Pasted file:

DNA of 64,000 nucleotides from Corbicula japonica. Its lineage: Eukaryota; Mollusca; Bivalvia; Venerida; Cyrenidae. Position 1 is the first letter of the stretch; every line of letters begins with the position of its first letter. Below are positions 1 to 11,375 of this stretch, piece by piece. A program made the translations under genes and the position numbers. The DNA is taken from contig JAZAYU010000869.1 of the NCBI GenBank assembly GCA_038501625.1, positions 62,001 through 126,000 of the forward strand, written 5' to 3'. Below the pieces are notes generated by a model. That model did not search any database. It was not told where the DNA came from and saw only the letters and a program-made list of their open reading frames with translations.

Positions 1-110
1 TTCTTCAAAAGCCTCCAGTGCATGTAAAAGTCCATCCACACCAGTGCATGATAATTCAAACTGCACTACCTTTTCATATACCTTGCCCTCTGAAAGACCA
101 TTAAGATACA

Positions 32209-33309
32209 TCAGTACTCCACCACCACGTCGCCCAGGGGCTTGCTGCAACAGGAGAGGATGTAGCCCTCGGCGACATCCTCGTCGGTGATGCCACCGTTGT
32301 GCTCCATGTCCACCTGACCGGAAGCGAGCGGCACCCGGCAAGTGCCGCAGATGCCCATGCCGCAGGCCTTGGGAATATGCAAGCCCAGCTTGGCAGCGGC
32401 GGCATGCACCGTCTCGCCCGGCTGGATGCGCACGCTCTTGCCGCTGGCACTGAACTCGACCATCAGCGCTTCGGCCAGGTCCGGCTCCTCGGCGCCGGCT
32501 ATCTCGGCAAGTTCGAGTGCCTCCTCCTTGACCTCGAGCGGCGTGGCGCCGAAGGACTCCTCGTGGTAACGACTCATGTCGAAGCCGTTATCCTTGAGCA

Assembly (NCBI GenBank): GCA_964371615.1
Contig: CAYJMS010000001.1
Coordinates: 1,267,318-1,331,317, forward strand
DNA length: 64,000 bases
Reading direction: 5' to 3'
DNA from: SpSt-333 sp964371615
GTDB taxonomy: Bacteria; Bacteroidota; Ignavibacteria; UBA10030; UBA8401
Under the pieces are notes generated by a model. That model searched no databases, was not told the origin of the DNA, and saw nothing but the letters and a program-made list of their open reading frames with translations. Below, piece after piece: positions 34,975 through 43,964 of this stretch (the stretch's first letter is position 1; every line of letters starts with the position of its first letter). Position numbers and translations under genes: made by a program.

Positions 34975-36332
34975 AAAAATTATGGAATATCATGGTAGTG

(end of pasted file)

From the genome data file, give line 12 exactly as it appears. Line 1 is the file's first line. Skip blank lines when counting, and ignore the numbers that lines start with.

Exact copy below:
Coordinates: 1,267,318-1,331,317, forward strand